“The name of the site is WestportNow, not WestportLater.”
That’s something my boss at that time would say to me several times. It was 2005 and I had made the switch from newspaper reporter to web-only reporter, and Gordon Joseloff often would tell me the strength of working on the web was we could be immediate. It was what we all call “real-time news” today.
Gordon was tough. He was old-school and wanted everything a specific way, whether it was having a story up quickly about something that happened in town or making sure my copy was clean (and we often had grammar debates). But he also was respectful, and that made me want to do my best. It’s why I showed up to cover meetings after my night classes for grad school or made sure a story was filed almost immediately after a vote.
A lot has been made about “tough” editors in the days since Jill Abramson was dismissed from the New York Times. People are recalling the editors who made them do ridiculous things, saying those editors made them better at their job. But there’s also a theme to most of those editors: They were bullies and jerks to the reporters.
Then Dean Baquet, who replaced Abramson as the Times editor, basically said we should stop worshiping the nasty editors. It’s something others and I have been thinking.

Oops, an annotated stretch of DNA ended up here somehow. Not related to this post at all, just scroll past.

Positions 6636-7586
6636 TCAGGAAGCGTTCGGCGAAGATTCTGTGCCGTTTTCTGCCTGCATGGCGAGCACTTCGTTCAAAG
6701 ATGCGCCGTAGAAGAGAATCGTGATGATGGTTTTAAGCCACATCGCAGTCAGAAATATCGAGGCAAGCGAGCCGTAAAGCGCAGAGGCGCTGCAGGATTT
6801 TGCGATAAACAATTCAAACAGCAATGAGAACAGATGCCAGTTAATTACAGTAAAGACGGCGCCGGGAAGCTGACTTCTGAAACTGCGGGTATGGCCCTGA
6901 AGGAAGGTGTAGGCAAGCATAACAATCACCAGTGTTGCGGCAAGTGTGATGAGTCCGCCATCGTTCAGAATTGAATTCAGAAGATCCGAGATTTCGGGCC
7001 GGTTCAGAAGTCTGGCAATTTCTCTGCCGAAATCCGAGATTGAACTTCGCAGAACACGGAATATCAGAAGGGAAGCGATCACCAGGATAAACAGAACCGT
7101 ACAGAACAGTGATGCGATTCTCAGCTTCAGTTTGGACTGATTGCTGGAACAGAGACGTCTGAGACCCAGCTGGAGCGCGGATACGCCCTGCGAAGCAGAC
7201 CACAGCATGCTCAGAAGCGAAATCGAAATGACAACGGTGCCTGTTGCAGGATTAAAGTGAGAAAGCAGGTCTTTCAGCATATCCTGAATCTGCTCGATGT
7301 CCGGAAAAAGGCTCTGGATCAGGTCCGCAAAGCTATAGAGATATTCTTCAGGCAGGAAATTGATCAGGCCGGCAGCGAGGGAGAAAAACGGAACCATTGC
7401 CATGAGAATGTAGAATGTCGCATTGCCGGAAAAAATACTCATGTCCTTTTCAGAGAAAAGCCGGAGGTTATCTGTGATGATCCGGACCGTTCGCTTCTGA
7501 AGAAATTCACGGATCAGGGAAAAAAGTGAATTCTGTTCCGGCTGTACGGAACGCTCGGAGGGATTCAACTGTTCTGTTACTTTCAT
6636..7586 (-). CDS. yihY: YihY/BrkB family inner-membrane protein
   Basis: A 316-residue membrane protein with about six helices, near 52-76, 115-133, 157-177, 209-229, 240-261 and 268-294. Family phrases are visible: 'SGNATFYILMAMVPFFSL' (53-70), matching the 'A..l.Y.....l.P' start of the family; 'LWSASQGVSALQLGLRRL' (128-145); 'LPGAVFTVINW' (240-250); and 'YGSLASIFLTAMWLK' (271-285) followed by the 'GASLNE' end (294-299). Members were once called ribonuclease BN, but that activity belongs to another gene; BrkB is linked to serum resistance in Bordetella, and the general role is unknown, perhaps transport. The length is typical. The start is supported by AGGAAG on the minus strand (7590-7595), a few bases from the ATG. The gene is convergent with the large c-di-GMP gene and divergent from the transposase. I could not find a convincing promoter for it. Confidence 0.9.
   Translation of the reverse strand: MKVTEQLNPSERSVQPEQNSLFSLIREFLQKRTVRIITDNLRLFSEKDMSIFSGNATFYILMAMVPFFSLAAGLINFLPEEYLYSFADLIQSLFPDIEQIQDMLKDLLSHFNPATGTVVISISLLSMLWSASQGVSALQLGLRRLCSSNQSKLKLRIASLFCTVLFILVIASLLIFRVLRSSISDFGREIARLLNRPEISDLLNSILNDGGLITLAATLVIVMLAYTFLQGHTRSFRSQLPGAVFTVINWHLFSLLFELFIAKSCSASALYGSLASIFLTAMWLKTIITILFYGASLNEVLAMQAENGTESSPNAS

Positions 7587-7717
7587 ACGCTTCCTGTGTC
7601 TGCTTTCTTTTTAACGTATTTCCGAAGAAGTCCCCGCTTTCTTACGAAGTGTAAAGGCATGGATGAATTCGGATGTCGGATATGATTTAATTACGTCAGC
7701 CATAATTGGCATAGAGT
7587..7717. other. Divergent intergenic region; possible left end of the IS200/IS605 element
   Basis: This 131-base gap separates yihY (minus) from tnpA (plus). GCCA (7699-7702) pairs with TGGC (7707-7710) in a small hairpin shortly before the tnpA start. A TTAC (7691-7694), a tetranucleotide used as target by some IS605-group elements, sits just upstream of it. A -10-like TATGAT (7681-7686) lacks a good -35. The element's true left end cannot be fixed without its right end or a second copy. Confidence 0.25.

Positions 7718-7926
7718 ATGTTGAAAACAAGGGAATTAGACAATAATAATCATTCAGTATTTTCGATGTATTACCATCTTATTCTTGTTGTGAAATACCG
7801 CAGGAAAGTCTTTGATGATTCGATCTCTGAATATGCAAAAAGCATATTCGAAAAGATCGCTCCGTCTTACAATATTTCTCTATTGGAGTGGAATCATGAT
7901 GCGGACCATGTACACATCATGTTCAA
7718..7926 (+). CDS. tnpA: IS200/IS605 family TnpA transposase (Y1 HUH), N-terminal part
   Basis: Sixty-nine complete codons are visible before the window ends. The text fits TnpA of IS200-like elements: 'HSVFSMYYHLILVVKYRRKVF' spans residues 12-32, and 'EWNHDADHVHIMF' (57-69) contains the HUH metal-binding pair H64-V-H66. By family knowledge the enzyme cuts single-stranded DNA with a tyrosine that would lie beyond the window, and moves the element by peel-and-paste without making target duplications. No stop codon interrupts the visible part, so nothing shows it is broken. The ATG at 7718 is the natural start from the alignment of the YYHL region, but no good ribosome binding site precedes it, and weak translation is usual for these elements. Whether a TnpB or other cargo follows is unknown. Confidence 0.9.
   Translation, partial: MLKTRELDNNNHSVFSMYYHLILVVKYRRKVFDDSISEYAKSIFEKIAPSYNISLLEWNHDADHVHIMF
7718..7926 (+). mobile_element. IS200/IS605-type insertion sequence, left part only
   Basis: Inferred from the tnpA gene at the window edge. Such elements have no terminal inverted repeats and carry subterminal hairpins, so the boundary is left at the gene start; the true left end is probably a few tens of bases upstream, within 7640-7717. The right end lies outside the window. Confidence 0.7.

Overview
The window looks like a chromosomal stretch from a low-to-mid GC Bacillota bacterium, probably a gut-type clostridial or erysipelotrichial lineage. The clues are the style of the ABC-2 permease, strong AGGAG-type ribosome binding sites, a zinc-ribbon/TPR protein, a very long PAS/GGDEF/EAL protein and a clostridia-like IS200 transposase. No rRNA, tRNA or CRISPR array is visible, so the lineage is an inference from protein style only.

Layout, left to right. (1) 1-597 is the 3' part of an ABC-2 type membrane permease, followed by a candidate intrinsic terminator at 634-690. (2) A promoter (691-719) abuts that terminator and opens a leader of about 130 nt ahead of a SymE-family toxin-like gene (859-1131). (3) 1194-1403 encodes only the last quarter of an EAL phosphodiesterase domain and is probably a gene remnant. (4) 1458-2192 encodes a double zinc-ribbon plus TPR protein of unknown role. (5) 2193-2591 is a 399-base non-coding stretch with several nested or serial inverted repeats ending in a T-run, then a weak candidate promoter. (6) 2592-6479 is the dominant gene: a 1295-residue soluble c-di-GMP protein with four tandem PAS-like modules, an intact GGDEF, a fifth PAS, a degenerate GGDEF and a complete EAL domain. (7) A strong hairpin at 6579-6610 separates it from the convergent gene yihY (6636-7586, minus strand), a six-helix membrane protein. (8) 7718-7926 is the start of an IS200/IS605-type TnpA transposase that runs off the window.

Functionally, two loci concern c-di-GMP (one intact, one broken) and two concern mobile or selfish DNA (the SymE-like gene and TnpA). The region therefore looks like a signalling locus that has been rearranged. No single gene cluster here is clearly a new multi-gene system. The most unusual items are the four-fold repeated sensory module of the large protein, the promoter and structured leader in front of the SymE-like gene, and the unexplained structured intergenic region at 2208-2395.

I’ve had editors who people would describe as “tough.” One of my first editors would edit my copy by hand and pass it back to me and tell me to put in the corrections. A friend, who had been a copy editor, reviewed these things many times and said this boss was being ridiculous with 75 percent of her editing. Plus that editor never did anything to build you back up after she tore you down.
Another editor, who some would say is tough, would make me do ridiculous things. In my first weeks on the job she was unhappy with how the police department allegedly held back a story (they had not). But who was the one who had to make the call to the chief? I felt like the loud conversation (I don’t want to call it a fight) resulted in setting back my relationship with the police for a few weeks. She also tried to deny me the right to eat a meal after I had been on the run for 3/4 of the day. Her boss stepped in and told her she couldn’t deny people lunch. Her treatment almost made me leave journalism.
I look back at those editors, who seemed to do things just to toy with people, not as the ones who shaped me to become the journalist I am. It would be people like Gordon, who was a mentor before I even worked for him. I also had editors I’d ask questions about a story because they always treated me fairly, even if they were tough. And that always made me want to work harder. It got to the point where one such editor would let me leave before he edited my copy. “Your stuff is always good. You can leave.”
And those editors are the example I follow when I’ve been in the editor role. I don’t want to alienate people; I want to make them better. People will call me tough, but I also hope they will say I’m not a jerk about it. I think most would because they’d write me recommendations and some are still friends. It’s proof you can strive for a high standard and not be a jerk on the way to the top.